Just before serving you will want to remove the sweet woodruff and mix in the honey, brandy and champagne.  Float the sliced strawberries, woodruff blossoms, and violet blossoms on this mixture.

IMG_6119Non-Alcoholic Alternative

Warm  apple juice and the honey and pour this mixture over the sweet woodruff in the evening. When serving use  sparkling water instead of champagne. 

Giving Thanks

Sample imageI rarely have time on Thanksgiving to spend time putting together a meaningful post.   It is a busy day in our home.   We will wake having a breakfast of sausage rolls and breakfast strata, while watching the parade Then we set out snacks-clam dip and lots of pickles and olives-and play board games.  We end the day with a big turkey dinner.   We’ve spent the last couple of days baking and cooking to get ready, so that we can all relax and enjoy the day.

So I thought I would take a moment, tonight,  to reflect   I have a lot to be  thankful about this year.   I have a wonderful, healthy family.   I’ve spent time with dear friends in beautiful places and taught at some truly inspiring conferences.  I’ve had new opportunities arise and made new friends.  I graduated from college-something I was beginning to think I wouldn’t get around to.

Of course nothing is perfect.   Life is  messy. There are tears, struggles and blow-ups, but sometimes this is the only path to healing.  They can be a blessing too, even though that can be hard to see when you are in the thick of it.  I am most thankful that life seems to be progressing down that path for my family, right now.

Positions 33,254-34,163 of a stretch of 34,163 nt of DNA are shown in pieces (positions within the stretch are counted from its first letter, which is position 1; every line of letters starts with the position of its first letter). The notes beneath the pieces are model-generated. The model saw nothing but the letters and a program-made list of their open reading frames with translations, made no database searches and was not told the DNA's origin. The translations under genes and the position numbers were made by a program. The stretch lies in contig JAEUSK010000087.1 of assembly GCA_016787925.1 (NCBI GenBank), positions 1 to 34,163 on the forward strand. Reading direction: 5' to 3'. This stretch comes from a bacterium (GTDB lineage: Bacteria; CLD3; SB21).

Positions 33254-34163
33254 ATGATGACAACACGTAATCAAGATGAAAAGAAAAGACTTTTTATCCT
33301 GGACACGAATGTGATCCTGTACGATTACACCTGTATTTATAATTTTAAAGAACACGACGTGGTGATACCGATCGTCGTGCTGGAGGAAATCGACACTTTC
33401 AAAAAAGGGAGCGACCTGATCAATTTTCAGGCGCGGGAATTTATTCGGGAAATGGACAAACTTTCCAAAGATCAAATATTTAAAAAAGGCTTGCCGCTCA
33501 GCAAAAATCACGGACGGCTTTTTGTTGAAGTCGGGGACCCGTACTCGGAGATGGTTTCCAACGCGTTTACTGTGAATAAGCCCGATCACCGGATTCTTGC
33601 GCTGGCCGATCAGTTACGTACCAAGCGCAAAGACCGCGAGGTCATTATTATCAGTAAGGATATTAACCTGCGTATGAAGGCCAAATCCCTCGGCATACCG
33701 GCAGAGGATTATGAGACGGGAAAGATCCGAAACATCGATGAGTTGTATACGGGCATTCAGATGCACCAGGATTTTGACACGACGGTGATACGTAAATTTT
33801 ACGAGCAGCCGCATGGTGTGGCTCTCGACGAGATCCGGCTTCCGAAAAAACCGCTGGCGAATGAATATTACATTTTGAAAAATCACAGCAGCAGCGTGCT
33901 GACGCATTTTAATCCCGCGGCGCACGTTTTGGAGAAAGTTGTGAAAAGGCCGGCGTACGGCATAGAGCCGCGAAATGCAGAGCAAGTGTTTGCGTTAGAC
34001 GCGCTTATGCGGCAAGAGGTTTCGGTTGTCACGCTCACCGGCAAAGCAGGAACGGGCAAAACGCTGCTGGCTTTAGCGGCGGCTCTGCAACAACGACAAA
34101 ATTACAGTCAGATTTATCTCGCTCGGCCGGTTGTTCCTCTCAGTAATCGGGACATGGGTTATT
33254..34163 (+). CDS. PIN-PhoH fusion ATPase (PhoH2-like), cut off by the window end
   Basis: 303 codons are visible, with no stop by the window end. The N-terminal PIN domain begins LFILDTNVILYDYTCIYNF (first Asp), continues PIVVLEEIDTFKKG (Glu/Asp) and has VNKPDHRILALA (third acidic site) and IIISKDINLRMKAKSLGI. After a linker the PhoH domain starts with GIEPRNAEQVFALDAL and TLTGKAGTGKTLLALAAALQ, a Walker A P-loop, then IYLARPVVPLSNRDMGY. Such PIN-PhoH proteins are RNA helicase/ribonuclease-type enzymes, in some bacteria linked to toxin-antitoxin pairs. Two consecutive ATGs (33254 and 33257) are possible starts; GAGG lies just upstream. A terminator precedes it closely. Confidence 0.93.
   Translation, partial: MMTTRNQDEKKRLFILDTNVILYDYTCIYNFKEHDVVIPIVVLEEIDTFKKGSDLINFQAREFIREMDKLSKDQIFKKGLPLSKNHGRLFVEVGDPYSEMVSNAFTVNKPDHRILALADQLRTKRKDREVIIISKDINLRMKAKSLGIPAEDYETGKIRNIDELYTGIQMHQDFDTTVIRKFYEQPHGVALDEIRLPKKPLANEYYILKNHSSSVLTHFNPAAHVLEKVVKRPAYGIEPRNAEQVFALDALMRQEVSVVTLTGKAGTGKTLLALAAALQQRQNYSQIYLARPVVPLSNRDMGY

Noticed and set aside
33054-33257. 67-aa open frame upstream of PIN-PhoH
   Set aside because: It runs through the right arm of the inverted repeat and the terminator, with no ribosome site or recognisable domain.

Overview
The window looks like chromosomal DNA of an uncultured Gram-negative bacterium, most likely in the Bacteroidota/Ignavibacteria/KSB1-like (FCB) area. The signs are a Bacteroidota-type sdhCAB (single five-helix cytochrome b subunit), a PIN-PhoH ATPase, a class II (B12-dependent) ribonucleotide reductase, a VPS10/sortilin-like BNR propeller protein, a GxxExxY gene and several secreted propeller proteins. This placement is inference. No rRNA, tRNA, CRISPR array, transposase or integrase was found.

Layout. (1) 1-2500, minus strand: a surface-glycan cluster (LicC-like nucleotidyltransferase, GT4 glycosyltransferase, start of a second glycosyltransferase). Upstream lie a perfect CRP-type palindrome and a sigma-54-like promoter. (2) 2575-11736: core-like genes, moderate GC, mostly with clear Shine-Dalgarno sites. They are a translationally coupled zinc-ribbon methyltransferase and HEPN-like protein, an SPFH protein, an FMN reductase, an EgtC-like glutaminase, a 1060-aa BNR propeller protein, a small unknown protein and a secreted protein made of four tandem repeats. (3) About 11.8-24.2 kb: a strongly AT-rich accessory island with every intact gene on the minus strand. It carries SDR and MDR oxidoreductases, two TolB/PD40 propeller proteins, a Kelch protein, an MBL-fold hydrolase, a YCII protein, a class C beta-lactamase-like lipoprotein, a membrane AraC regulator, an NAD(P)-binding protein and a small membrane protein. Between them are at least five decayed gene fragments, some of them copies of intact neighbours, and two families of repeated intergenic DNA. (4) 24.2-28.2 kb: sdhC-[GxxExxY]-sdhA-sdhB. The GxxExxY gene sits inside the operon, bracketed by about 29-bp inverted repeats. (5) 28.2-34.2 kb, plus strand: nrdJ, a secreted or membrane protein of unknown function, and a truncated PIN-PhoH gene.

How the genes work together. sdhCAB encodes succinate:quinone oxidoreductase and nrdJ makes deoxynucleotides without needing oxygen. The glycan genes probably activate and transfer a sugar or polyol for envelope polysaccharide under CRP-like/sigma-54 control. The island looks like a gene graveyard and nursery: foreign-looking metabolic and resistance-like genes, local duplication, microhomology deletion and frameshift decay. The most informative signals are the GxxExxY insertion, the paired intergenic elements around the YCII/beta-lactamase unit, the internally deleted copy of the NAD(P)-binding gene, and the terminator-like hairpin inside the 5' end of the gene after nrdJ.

I’d like to think that recent events in the country represent those types of struggles.  Only by committing ourselves to unified goal and having compassionate discussions with people whom we disagree with, can we move towards a better society. Despite the narrative the media feeds us,  I believe that most people are inherently decent.  That doesn’t always mean they do the right thing, but I believe that very few people truly set out to harm other people.

If you listen to a person’s words, but only focus on trying to understand the  feelings that are creating their  narrative, you begin to see them in a whole different light.   You feel more compassion toward them.   Similarly, when  you stop and think about the emotions that motivate you,  you can be more patient with yourself.  It is a  useful exercise.  If you’ve never tried it, have a go at it.

I guess I will leave this  hoping that all of you experience today in a way that is meaningful to you.   I am thankful to have this chance to connect with you.

Building Local Connections

(Editors Note: I wrote this when a friend posted a call for submissions for an agricultural zine, but after reading Ann Armbrecht’s most excellent post on a vision for building local medicine systems, I thought I would share this here on the blog even though I don’t think my audience is quite the same audience I wrote this for…)